Architects can argue about how the building fits into downtown Detroit, but there’s no arguing the value of having thousands of extra workers downtown. Gilbert has loudly pushed for businesses to come back to downtown Detroit, and he’s led the way by buying up, renovating and populating existing buildings with workers. In 2010, Quicken moved their new headquarters, and 1,700 employees, into the Compuware Building, across Campus Martius Park from the Chase Tower. Even more employees from Quicken’s sister companies will occupy space in the nearby First National Building and the Madison Theatre Building. When all the buildings are occupied, Quicken and its family of companies will have brought 4,000 workers to downtown Detroit.

Quicken is the nation’s largest online retail mortgage lender and among the five largest overall retail home lenders in the U.S.

Completing the renovation work at the Chase Tower “marks the next step in the effort to transform downtown Detroit into a work, live and play epicenter where young professionals come to plant roots and grow their careers,” said Gilbert. “More and more people, investors and businesses are joining the initiative to build something very special here.”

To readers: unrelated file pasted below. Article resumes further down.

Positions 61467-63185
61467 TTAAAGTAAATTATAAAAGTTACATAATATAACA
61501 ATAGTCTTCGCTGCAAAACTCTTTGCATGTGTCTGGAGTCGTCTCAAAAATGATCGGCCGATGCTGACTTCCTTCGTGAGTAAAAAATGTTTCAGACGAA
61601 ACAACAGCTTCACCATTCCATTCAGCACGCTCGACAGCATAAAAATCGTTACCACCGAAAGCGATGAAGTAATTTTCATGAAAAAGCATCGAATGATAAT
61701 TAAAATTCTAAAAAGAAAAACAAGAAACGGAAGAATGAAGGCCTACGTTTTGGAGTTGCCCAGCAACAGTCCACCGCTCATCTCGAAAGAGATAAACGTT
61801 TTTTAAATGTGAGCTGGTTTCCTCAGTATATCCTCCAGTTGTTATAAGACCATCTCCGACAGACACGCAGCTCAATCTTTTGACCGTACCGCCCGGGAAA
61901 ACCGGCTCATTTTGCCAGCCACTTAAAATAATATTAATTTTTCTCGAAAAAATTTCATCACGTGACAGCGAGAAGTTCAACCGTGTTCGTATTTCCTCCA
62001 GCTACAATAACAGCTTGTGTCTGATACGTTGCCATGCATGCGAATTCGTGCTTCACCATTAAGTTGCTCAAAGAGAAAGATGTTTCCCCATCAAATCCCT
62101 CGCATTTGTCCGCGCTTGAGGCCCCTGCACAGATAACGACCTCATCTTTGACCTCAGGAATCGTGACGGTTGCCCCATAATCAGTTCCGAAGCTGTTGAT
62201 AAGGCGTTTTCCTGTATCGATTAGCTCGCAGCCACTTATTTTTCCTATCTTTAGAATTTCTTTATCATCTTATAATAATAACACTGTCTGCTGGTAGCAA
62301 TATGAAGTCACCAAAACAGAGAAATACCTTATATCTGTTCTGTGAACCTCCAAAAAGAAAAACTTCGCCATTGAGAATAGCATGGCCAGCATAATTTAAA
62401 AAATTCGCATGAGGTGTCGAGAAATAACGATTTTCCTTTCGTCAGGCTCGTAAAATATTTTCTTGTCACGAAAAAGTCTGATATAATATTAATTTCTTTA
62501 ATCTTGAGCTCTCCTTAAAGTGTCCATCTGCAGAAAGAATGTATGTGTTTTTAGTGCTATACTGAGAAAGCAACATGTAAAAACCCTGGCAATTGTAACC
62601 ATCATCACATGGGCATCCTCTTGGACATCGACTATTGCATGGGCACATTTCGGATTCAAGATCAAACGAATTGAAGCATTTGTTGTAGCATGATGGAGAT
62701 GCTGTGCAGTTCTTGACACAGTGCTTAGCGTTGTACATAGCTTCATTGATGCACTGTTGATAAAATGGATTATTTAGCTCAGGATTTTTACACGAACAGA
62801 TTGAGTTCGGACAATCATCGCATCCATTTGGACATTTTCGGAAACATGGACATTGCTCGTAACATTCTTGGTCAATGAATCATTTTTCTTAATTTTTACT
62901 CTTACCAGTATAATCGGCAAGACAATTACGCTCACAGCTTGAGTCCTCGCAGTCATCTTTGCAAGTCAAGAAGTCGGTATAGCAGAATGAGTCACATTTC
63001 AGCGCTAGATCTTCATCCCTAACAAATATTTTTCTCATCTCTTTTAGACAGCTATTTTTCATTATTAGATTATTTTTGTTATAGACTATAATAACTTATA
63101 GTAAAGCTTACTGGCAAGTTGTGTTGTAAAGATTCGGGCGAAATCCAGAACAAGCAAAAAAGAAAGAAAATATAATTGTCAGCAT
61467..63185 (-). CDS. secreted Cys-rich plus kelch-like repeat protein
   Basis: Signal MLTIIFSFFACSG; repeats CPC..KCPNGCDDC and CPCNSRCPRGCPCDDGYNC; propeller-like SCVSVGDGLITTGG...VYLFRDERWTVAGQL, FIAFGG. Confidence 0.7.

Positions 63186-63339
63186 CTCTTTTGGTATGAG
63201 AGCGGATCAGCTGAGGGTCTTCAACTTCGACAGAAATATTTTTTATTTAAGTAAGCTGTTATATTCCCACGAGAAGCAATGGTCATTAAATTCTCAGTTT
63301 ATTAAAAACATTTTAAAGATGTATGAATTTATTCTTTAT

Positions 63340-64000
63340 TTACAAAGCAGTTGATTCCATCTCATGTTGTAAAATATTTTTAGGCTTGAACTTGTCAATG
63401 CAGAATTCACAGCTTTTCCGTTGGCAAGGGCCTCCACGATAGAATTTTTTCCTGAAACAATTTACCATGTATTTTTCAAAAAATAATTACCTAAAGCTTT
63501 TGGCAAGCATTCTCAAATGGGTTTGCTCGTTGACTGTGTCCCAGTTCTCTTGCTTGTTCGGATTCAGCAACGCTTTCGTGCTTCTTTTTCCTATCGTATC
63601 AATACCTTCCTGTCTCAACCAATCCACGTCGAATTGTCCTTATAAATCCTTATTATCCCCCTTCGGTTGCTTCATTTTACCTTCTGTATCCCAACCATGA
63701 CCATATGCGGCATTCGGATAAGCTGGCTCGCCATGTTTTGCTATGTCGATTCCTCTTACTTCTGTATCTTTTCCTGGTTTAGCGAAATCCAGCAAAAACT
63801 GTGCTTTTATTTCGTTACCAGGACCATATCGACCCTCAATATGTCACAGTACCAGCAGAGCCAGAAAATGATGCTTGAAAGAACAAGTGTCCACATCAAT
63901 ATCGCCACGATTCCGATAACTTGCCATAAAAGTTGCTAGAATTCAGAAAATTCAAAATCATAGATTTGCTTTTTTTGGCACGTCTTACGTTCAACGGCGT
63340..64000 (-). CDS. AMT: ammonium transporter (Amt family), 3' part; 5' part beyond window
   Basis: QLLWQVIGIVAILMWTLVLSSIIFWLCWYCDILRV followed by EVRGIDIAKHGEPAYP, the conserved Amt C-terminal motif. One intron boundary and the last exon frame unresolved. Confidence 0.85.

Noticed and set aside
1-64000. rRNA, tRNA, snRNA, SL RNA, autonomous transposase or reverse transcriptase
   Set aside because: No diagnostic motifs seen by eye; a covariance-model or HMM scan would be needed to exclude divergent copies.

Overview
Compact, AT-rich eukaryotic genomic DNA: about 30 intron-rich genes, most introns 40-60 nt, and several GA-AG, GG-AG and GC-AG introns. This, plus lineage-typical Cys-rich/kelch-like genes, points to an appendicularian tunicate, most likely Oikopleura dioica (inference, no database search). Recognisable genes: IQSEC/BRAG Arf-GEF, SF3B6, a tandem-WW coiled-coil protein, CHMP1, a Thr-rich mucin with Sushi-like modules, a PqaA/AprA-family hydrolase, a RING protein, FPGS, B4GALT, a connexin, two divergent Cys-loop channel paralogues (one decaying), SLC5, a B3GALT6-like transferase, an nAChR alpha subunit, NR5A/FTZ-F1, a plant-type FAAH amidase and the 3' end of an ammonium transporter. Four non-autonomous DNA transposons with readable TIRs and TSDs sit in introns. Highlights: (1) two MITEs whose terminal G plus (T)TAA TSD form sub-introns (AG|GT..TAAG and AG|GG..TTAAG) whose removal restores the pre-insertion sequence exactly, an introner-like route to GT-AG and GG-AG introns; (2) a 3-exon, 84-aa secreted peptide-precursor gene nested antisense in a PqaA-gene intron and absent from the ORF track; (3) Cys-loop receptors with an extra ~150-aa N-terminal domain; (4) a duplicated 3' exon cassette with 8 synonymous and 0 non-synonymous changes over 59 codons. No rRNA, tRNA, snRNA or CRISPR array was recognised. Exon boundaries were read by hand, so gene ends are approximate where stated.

Along with Quicken Loans, J.P. Morgan Chase & Co. will continue to occupy parts of Chase Tower.  The building will boast a world-class cafeteria on the eighth floor, and plans call for the first floor to be redesigned and redeveloped to accommodate pedestrian-friendly retail space along Woodward Avenue.

 “We are thrilled to have the commitment of Dan Gilbert and Quicken Loans, said Detroit Mayor Dave Bing. “This is a significant investment and another step forward as we work to attract businesses and create jobs in Detroit.”

BUILT IN THE MODERN style in 1959, Detroit’s Chase Tower’s “cheese grater” exterior stands out in front of two of the city’s classic 1920s-era skyscrapers, the Guardian Building, left, and the Penobscot Building, right.

FINISHING A TILE wall in the Chase Tower’s 8th floor cafeteria is Mark Miller of BAC Local 1, working for B & B Tile. The colorful light globes typify the quirky design scheme used in the building’s renovation.

A SNEEZE GUARD in the 8th floor cafeteria is lifted into place by a team of Sheet Metal Workers Local 80 members, working for Great Lakes Hotel and Kitchen Supply. They include (l-r) Tim Koester, Jeff Gartrelle, Mark Vella, Tim Donia and Jamie Gartrelle.